Dr. Craig: Right. I think then the premise that “whatever begins to exist has a cause” would no longer be evidently true because the universe didn’t come into being when it began to exist. It is really not beginning to exist that is the key thing here. It is coming into being. That is what happens if temporal becoming is a real and objective feature of reality. At the first moment of its existence, the universe comes into existence. I maintain that nothing can come into existence without a cause. Something can’t come into existence from nothing. Now, on the B-theory, as I say, time and the events in time are extended like a spatial length – like a yardstick. And a yardstick doesn’t come into being at the first inch of its extension. [3] Similarly, the universe on this view just exists as a static whole from the first moment of its existence to the last moment of its existence, if there is one. So on that view the universe doesn’t really come into being in virtue of its beginning to exist. So if the skeptic wants to deny the first premise of the argument – that whatever begins to exist has a cause – he needs to give us good grounds for thinking that the B-theory of time is true.

Kevin Harris: He’s got his work cut out for him.

Dr. Craig: I think so. He’s got to refute all of the evidence and arguments in favor of the A-theory and all of the objections that I lodge against the B-theory, and do the same sort of thorough work that I’ve done in defending his theory of time to show that the universe can begin to exist and yet not come into being at the first moment of its existence.

If he were to do that then I think what the theist would appeal to is not the kalam cosmological argument but what I call the Leibnizian cosmological argument – namely, Leibniz’s question, “Why is there something rather than nothing?” Why does this tenseless, spacetime manifold exist? That question still needs to be answered. So the Leibnizian version of the cosmological argument I think would still go through in spades.

Kevin Harris: I can’t help but chase this for just a moment because it is so fascinating. On the B-theory of time, time travel might be possible because there is actually a future – it is out there and exists, we just haven’t arrived. But if we could find a way to get to it then we could do it. The past is the same. The past still exists back there somehow, if we could find a way to go back to it and explore it. So if you are going to be a time traveler you need the B-theory, too, right?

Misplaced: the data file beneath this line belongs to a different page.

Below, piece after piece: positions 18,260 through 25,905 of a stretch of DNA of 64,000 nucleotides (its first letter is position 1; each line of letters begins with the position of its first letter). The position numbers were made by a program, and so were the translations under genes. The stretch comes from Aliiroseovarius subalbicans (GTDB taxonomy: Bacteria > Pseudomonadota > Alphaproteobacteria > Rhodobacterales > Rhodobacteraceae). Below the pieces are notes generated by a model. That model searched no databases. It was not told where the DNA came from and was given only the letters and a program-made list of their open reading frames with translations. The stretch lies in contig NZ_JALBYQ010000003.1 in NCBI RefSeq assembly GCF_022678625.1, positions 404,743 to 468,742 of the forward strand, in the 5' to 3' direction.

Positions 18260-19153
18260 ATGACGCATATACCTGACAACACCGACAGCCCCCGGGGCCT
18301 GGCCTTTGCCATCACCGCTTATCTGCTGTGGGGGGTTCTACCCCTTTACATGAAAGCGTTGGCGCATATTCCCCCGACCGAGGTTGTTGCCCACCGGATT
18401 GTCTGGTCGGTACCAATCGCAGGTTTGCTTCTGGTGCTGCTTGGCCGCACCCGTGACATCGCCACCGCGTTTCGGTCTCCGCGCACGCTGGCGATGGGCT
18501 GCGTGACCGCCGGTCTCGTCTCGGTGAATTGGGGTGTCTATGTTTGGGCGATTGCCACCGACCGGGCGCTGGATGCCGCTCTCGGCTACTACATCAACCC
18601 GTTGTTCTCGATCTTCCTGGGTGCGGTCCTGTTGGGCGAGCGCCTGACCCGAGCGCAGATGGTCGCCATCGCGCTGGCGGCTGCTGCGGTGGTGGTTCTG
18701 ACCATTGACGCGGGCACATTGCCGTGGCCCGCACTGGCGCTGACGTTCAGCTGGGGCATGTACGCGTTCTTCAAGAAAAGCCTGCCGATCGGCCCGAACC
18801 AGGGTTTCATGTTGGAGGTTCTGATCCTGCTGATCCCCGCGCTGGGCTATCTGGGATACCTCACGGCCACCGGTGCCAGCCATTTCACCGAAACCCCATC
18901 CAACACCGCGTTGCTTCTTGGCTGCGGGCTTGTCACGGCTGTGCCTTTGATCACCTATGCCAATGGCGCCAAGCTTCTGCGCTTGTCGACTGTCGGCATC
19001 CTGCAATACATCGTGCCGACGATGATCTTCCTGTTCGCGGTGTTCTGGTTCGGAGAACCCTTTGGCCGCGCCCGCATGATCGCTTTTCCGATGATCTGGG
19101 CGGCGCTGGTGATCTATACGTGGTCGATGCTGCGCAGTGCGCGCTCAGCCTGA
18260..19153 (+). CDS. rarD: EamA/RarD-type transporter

Dr. Craig: That’s exactly right. And therefore it is no accident that all of the philosophers who defend the coherence of time travel are B-theorists.

Kevin Harris: You know, I think that because of pop culture, movies, and some of the great movies we’ve talked about – the time travel movies – I think that the layperson who is not trained in this area (the philosophy of time) just assumes that somehow, someway, time travel is true and therefore the B-theory is the valid theory.

Dr. Craig: I don’t know if they do, Kevin. I think you are certainly right that time travel movies are so engaging and entertaining. I enjoy them myself. I really like time travel movies even though I think that what they posit is, in the end, metaphysically impossible. On the other hand, though, I think people have a deep, deep sense that the future is open. That it is not yet in any way determined. It is not out there just sort of waiting for us to arrive at it. We will shape the future and it isn’t as real as the present. And things that are past have somehow literally past away. They are not as real as we are right now. That may vary, I suppose, from person to person, but even B-theorists admit that the view of the normal, average man so to speak will be an A-theoretic view of time.

Kevin Harris: What about this accusation leveled toward you on slogans – using slogans. Is this something that philosophers try to catch each other at from time to time?

Dr. Craig: I don’t think so typically. I find this an odd allegation. What they are referring to is my appeal to this sort of metaphysical first principle that out of nothing, nothing comes. Or something cannot come out of nothing. Or being cannot come from non-being. I think that, far from being mere slogans, these are articulations of a very fundamental principle of metaphysics that goes all the way back to Parmenides in ancient Greece. Parmenides argued that being can only come from being, and that being cannot come from non-being. It seems to me that is a very fundamental metaphysical insight that is more than just a slogan. It is really, I think, a self-evident principle when you think about it. So it would be I would say a primitive metaphysical principle beyond which it is very difficult to get. Everyone has sort of first principles or foundational principles. I think it is condescending to dismiss these as mere slogans because everyone ultimately has some sort of first principles in his metaphysics. For me, this is one of the most basic, and it has been recognized in the history of philosophy as one of the most basic principles. [4]